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Robin Barclay, cleaning contractor, poses on a street in Glasgow (Photo: ANDY BUCHANAN/AFP via Getty Images)

Coronavirus live blog, April 28

Last updated: Tuesday, 28 April, 2020, 08:00

Opposition leader calls for better pay and working conditions for key workers

Former Labour leader pays tribute to key workers

Contact tracing app to be ready in two to three weeks

NHSX chief Matthew Gould said the contact-tracing app would be trialled in a "small area" before potentially being rolled out nationally next month, subject to its performance in those trials.

He said: "I would expect it technically to be ready for wider deployment in two to three weeks. Whether it is then deployed depends on the wider strategy."

UK observes minute's silence

Minute's silence taking place at 11am

'Value' in 'exploring' lockdown return of sport - Hancock

Health Secretary Matt Hancock has said there is “value” in “trying to find a way to have socially distanced sport as much as is possible behind closed doors and following good public health rules.”

"I think that these are important things to explore and then to tackle the practical questions that they raise.

"I know that the public health experts who work for me are engaged with football and [horse] racing."

He added: "I do think it's doable but a lot of work needs to be done to find a way to make it happen."

No such thing as 'lockdown fatigue', according to Health Secretary

Matt Hancock has said he does not think there is "lockdown fatigue" or an appetite for an exit route among the public.

"If you look at surveys of the public, if you talk to members of the public, if you look at how much the public are following the measures, the public are following the lockdown brilliantly," he said.

“The proportion of the public who support the lockdown remains absolutely solid. The number of people who are following the rules remains incredibly high. The number of people who are taking journeys, for instance, has barely changed on three weeks ago.”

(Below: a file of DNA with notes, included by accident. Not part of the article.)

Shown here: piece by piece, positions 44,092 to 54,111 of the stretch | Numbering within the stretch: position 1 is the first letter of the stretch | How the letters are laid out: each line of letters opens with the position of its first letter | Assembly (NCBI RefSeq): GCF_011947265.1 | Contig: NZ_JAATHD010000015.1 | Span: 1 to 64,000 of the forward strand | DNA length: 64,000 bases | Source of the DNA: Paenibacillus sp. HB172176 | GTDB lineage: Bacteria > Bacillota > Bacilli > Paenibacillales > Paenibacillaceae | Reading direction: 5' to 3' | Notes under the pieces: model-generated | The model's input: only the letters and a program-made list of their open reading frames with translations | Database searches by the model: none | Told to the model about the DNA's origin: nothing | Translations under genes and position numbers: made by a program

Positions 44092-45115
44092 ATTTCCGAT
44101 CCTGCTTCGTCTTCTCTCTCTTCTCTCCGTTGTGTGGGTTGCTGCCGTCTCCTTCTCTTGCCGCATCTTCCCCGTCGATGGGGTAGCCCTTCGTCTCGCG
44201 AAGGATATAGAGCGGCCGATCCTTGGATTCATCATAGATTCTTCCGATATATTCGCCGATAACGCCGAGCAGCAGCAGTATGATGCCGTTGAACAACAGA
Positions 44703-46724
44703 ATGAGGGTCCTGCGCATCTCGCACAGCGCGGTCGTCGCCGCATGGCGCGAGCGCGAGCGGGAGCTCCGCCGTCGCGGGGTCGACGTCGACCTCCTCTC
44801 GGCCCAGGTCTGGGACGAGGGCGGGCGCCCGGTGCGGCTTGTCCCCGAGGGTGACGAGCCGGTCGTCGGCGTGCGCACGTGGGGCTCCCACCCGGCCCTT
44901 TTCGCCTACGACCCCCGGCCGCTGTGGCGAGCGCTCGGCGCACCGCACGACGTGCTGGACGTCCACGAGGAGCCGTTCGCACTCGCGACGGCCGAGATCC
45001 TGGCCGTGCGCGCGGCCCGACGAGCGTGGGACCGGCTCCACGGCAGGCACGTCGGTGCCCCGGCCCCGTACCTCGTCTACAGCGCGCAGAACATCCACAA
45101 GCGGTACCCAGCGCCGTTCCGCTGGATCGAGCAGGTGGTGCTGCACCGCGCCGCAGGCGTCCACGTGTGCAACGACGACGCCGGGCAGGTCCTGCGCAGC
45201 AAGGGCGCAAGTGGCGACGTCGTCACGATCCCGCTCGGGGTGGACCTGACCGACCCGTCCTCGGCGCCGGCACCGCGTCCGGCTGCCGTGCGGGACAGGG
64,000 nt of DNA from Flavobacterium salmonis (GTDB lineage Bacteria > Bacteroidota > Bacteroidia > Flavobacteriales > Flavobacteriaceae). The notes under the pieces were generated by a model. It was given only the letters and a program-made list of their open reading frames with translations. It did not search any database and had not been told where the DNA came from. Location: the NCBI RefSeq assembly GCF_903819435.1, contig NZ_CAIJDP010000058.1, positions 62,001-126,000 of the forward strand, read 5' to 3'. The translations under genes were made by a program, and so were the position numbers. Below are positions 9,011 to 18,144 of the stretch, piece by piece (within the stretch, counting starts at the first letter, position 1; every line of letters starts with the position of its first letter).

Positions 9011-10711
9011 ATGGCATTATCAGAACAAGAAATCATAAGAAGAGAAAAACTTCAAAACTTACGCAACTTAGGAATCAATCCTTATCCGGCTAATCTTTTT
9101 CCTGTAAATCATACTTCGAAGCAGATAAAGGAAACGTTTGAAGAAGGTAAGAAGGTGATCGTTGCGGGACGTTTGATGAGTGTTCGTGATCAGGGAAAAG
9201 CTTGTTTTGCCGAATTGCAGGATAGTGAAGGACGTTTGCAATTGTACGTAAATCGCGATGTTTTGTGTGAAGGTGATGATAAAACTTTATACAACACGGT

However, the Health Secretary said there are also "clear consequences of the lockdown".

"There are social consequences, there's economic consequences, and for some people, especially the shielded, there are health consequences, and we've got to take those into account too."

Matt Hancock: Cheltenham Festival 'right' to go ahead

Health Secretary Matt Hancock - who has been taking questions from members of the public on LBC this morning - has said it was right to allow the Cheltenham Festival to go ahead.

“We followed the scientific advice, we were guided by that science. I think broadly we took the right measures at the right time,” he said.

"We were ahead of many other countries in Europe in terms of when we took the measures."

Asked whether there had been any possibility of postponing the festival, Mr Hancock said: "No, the science at the time was quite clear and the scientific advice we were getting was quite clear."

Sir Keir Starmer: those on the frontline 'undervalued and underpaid'

Labour leader Sir Keir Starmer has said "too many" frontline workers have died during the fight against coronavirus in a video message.

“As we reflect today at 11 o'clock, a minute's silence on behalf of everybody who's lost their lives,” he said, "we think particularly of all the grieving families that have lost a loved one.

“Nobody should put their lives at risk because they haven't got the right protective equipment. We owe it to them to make sure that we've got the right equipment, in the right place at the right time.”

"We can't go out and clap on a Thursday and pretend that, when this is over, we can return to business as usual. Many of those on the front line have been undervalued and underpaid for far, far too long."

Domestic Abuse Bill due for second reading in the Commons today

Minister for safeguarding Victoria Atkins has been speaking to BBC Breakfast about the Domestic Abuse Bill, which is due for its second reading in the Commons on today.

“It introduces new powers, protective orders, and changes various measures in courts to help protect victims,” she said.

"We have been listening to charities delivering these services on the front line.

"A couple of weeks ago, in response to the huge increase we've seen in calls to helplines and web services, we have announced a further £2 million to bolster those services.

"In addition today, we are very conscious of the impact this may be having on children living in abusive households, so we have announced a £3 million fund today to help those charities... to ensure that the children receive the immediate care they need."

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